Simple prostate removal is a procedure to remove the inside part of the prostate gland to treat an
Prostatectomy – simple; Suprapubic prostatectomy; Retropubic simple prostatectomy; Open prostatectomy; Millen procedure
You will be given
Your surgeon will make a surgical cut in your lower belly. The cut will go from below the belly button to just above the penis. The prostate gland is removed through this cut.
The surgeon removes only the inner part of the prostate gland. The outer part is left behind. The process is similar to scooping out the inside of an orange. After removing part of your prostate, the surgeon will close the outer shell of the prostate with stitches. A drain may be left in your belly to help remove extra fluids after surgery.
Why the Procedure Is Performed
An enlarged prostate can cause problems with urinating. This can lead to urinary tract infections. Taking out part of the prostate gland can often make these symptoms better. Before you have surgery, your doctor may tell you some changes you can make in how you eat or drink. You may also be asked to try taking medicine.
Prostate removal can be done in many different ways. The kind of procedure you will have depends on the size of the prostate and what caused your prostate to grow. Open simple prostatectomy is often used when the prostate is too large for less invasive surgery. This means that the prostate weighs 100 grams or more. However, this method does not treat prostate cancer.
Prostate removal may be recommended if you have:
- Problems emptying your bladder (urinary retention)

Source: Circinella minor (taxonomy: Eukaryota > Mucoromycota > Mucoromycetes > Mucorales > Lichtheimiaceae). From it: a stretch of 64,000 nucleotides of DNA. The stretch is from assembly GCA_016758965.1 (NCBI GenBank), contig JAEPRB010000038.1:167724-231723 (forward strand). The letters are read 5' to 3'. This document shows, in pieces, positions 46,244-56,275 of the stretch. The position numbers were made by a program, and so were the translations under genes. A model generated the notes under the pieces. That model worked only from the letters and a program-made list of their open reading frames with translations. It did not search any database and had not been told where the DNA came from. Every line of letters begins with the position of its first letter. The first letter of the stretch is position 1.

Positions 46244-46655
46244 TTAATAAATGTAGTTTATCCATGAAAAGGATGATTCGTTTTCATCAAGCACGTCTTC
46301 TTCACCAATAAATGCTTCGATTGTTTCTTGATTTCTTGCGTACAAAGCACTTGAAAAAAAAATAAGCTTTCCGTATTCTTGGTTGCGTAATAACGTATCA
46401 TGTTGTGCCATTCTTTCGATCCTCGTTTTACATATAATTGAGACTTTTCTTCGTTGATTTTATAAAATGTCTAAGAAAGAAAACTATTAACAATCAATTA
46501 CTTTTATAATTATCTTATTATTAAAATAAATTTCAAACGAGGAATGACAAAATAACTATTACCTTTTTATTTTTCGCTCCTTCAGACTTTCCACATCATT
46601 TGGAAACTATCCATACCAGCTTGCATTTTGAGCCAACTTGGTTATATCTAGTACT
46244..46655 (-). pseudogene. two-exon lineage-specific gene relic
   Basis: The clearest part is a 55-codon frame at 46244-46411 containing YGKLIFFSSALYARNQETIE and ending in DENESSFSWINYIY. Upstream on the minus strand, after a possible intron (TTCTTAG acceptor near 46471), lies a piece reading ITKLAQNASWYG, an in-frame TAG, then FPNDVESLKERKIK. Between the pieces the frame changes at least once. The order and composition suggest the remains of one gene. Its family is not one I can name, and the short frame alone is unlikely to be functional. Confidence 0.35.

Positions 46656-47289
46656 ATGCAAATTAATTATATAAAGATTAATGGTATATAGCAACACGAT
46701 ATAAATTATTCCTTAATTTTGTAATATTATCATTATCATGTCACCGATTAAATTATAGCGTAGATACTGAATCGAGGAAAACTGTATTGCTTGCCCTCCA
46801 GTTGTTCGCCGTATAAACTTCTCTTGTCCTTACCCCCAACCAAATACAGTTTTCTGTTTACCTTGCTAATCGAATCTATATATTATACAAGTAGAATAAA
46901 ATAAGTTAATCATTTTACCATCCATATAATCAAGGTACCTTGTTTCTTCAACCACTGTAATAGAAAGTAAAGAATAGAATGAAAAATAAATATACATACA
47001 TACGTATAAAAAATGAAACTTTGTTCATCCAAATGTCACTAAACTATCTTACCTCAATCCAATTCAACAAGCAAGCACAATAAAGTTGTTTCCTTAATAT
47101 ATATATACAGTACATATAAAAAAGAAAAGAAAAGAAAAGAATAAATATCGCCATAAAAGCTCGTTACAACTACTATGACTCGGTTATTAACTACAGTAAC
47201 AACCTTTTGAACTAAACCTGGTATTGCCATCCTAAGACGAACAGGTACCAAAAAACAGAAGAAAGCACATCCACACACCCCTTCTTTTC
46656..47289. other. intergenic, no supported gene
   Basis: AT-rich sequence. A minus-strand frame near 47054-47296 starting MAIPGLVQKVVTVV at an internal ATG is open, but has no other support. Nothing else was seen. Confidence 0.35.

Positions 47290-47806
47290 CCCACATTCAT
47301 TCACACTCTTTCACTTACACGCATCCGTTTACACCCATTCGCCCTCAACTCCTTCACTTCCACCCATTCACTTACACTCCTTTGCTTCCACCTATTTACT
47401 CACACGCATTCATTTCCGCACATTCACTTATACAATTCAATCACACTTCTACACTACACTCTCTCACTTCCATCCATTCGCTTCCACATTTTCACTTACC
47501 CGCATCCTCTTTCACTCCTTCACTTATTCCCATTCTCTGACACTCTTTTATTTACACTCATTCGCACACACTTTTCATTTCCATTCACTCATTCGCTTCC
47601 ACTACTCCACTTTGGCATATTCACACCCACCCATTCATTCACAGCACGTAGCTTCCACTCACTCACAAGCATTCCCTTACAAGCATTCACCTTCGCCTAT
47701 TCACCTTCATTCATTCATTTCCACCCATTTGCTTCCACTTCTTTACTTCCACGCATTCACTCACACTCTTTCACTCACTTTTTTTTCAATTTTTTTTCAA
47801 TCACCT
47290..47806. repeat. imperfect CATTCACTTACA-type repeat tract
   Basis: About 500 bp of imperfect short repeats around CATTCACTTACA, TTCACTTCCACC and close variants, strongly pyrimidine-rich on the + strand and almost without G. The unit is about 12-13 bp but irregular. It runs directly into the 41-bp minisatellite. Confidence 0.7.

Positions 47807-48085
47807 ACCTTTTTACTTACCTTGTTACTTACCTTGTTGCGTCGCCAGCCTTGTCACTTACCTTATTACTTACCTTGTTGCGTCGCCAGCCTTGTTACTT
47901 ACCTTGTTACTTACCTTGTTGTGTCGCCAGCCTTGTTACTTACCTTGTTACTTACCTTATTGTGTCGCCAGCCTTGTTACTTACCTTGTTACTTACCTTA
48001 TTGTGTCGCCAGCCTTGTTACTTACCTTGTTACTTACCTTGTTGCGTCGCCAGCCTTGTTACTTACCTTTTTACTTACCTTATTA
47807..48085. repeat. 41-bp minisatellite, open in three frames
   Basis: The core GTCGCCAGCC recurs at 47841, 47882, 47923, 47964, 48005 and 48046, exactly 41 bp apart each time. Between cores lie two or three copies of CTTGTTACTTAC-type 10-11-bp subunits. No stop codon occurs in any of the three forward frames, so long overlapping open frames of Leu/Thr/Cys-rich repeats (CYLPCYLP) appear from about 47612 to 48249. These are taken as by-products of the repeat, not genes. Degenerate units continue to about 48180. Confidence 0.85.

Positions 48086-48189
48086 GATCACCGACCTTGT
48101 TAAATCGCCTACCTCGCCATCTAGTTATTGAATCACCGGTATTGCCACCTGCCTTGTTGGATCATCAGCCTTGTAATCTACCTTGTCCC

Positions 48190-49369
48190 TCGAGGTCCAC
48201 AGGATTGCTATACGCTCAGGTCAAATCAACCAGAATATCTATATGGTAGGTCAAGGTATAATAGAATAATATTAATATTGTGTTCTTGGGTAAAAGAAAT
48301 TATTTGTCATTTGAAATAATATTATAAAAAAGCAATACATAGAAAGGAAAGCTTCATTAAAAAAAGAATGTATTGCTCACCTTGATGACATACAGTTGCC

- Frequent urinary tract infections
- Frequent bleeding from the prostate
Bladder stoneswith prostate enlargement
- Very slow urination
- Damage to the kidneys
Your prostate may also need to be removed if taking medicine and changing your diet do not help your symptoms.
Risks for any surgery are:
Blood clotsin the legs that may travel to the lungs Blood loss Breathing problems Heart attackor strokeduring surgery
- Infection, including in the surgical wound, lungs (
pneumonia), or bladder or kidney
- Reactions to medications
Other risks are:
- Damage to internal organs
- Erection problems (
- Loss of sperm fertility (
- Passing semen back up into the bladder instead of out through the urethra (
- Problems with bowel movement control (
- Problems with urine control (
- Tightening of the urinary outlet from scar tissue (
Before the Procedure
You will have many visits with your doctor and tests before your surgery:
- Complete physical exam
- Visits with your doctor to make sure medical problems (such as
diabetes, high blood pressure, and heart or lung diseases) are being treated well
If you are a smoker, you should stop several weeks before the surgery. Your nurse or doctor can help.
Always tell your doctor or nurse what drugs, vitamins, and other supplements you are taking, even ones you bought without a prescription.
During the weeks before your surgery:
- You may need to stop taking aspirin, ibuprofen (Advil, Motrin), naproxen (Aleve, Naprosyn), vitamin E, clopidogrel (Plavix), warfarin (Coumadin), and any other drugs like these.
- Ask your doctor which drugs you should still take on the day of your surgery.
- You may take a special laxative the day before your surgery. This will clean the contents out of your colon.
On the day of your surgery:
- Do not eat or drink anything after midnight the night before your surgery.
- Take the drugs your doctor told you to take with a small sip of water.
- Your doctor or nurse will tell you when to arrive at the hospital.
After the Procedure
You will stay in the hospital for about 3 to 4 days.
- You will need to stay in bed until the next morning.
- After you are allowed to get up you will be asked to move around as much as possible.
- Your nurse will help you change positions in bed.
- You will also learn exercises to keep blood flowing, and coughing/deep breathing techniques.
- You should do these exercises every 3 to 4 hours.
- You may need to wear special compression stockings and use a breathing device to keep your lungs clear.
You will leave surgery with a
Many men recover in about 6 weeks. You can expect to be able to urinate as usual without leaking urine.
Related:Enlarged prostate – what to ask your doctor , Transurethral resection of the prostate – discharge , Enlarged prostate, Prostate resection – minimally invasive, Transurethral resection of the prostate